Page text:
Social selling is a major part of how B2B enterprises flourish online.
Microsoft’s decision to buy LinkedIn back in 2016 was probably mostly about the revenue the company could gain by facilitating recruitment activities on the platform. Even so, its evolution since then has created one of the most important social selling platforms in the world.
Social selling happens in other places, especially social media platforms like Facebook and LinkedIn. But when it comes to B2B decision makers who are focused on success and hungry to make informed decisions, a huge portion of the action goes down on LinkedIn – and that’s where most brands should start.
Luckily, once you know the basic principles of social selling, you’ll be primed and ready to go on virtually any platform. Social selling gives you a unique opportunity to connect with people, foster trust, and build relationships that can flourish very quickly.
That’s a huge advantage, especially with the long sales cycles of the B2B world.
Here’s how you can get off to a running start in social selling:
1. Get Clarity on Your Audience and Targeting
You already know who your audience is based on the stellar buyer personas used by your sales and marketing teams – right? Now you have to bring those down to earth by connecting them with the kind of targeting social media offers you.
This is another advantage of LinkedIn: You’ll be able to design a targeting strategy combining both firmographics (industry, company size) with individual characteristics (job title, tenure). That cuts down the time you spend on qualifying leads.
Check out the search features and analytics of any platform where you plan to try social selling. If you can’t figure out a solution that surfaces your ideal audience, it may be a poor fit for you.
2. Run Your Search and Get Your Leads
Search varies considerably according to platform. For example:
- On Twitter, you’ll mostly be searching according to recent tweet contents and hashtags.
- On LinkedIn, you’ll run more complex searches and can also find leads within Groups.
- Facebook limits organic reach, so prospecting is often focused around active Pages.
Each platform will call on you to learn its interface and adapt your strategy appropriately. Still, you should be able to round up at least a handful of leads with potential you feel confident in.
3. Do Warm Prospecting Research
Social selling is warm selling. It’s impossible to sell on social media without relationships.
Luckily, there’s a clear way to do this.
The secret to social selling lies in warm prospecting. Using some basic methods, you can put the value you offer in perspective so even cautious B2B decision makers want to work with you.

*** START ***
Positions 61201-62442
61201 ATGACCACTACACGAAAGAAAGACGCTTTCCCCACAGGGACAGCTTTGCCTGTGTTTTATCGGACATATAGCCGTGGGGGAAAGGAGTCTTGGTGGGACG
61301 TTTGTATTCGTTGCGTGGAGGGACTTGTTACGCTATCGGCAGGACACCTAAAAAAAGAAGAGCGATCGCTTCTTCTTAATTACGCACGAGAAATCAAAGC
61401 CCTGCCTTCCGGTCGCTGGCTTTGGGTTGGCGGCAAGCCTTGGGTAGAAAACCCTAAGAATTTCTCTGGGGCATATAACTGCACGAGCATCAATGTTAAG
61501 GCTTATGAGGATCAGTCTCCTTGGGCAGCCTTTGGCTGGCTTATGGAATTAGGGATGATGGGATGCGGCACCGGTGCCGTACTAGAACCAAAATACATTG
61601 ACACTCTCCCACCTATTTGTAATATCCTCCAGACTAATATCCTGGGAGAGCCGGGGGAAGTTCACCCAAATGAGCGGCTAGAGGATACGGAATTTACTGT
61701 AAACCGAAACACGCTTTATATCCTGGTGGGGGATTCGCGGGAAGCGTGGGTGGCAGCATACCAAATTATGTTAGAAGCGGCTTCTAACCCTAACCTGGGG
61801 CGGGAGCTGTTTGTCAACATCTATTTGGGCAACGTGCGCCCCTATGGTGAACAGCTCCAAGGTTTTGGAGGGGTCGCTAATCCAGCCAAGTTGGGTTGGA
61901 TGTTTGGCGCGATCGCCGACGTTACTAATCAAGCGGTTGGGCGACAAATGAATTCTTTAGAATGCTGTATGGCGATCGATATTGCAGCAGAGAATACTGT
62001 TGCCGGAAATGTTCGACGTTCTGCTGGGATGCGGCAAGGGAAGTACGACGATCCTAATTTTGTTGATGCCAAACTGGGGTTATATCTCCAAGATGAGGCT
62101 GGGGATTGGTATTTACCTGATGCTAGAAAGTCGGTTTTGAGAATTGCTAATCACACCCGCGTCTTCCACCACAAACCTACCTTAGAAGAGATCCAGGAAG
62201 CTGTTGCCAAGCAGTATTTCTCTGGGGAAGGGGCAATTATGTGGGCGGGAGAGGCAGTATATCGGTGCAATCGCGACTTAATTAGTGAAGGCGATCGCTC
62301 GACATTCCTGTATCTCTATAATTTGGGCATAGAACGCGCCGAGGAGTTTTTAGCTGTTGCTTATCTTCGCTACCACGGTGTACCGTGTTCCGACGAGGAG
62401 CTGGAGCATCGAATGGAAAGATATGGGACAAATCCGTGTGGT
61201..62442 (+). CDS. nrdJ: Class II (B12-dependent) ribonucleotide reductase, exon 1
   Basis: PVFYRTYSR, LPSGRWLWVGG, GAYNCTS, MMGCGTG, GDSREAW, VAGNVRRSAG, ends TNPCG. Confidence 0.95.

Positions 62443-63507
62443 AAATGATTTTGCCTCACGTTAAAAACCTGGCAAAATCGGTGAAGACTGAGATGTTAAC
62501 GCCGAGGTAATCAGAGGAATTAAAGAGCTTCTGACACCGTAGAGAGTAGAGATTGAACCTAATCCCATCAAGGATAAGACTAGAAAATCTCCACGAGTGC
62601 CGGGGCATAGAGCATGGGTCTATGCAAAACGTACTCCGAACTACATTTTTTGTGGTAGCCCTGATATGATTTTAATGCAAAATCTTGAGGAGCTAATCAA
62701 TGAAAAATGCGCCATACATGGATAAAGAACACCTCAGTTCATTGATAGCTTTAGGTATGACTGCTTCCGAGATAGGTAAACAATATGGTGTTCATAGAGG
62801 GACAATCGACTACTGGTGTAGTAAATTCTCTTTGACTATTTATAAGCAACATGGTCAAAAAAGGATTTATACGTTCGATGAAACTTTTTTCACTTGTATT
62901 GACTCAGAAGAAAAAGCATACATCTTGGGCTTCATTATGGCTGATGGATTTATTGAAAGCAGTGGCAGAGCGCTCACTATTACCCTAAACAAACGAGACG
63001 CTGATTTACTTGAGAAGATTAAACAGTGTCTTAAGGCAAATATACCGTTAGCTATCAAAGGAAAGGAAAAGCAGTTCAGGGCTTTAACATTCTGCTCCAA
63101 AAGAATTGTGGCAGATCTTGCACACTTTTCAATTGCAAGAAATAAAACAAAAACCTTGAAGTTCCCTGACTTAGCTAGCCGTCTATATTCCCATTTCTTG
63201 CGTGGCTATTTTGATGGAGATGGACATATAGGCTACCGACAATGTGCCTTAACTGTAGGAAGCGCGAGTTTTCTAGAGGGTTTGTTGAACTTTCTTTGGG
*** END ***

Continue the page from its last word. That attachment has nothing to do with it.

The heart of the warm prospecting method lies in finding trigger events. A trigger event is a recent change in a prospect’s business situation that makes your offerings more valuable.
A trigger event might be:
- Launching a new product or service.
- Establishing an office in a new territory.
- Acquisition of a new company or product.
- Taking on new clients after a rival closes.
Anything that changes the competitive landscape is a potential trigger event. Sift through your leads’ social media postings as well as the company website and the latest news. When you find an event, all you have to do is figure out the best way to bridge their needs and your offer.
4. Make Your Introduction With Clear Value
Everyone who does social selling has their own favorite approach to the introduction.
Some like to ask “if it makes sense” to talk further. Others like to cut straight to the chase.
Whatever you decide, remember this. Even though you can approach social selling by reaching out to others individually, it still operates on inbound principles. You want to come with value. That usually means having some sharp web content in your quiver to share with your contact.
Content opens the door because it demonstrates your expertise. With compelling content and a persistent, yet upbeat follow-up, you can position yourself as a trusted advisor.
5. Extend Your Content Strategy onto Social Media
Even if you’re strictly a sales pro, it’s important to make your voice heard on social media. This is where the inbound aspects of social selling really shine. Most of your social leads will be following you, and your consistent updates on their feed can shape their thinking.
Hopefully, your company offers you a platform where you can write a little content of your own. Even if you don’t consider yourself Hemingway, it’s still good to have your authentic voice reflected in the content you share. Otherwise, draw on your existing library of marketing content.
No matter what industry you’re in, these five steps are your path to success. The sooner you dive in, the sooner you’ll have provable ROI from social sales.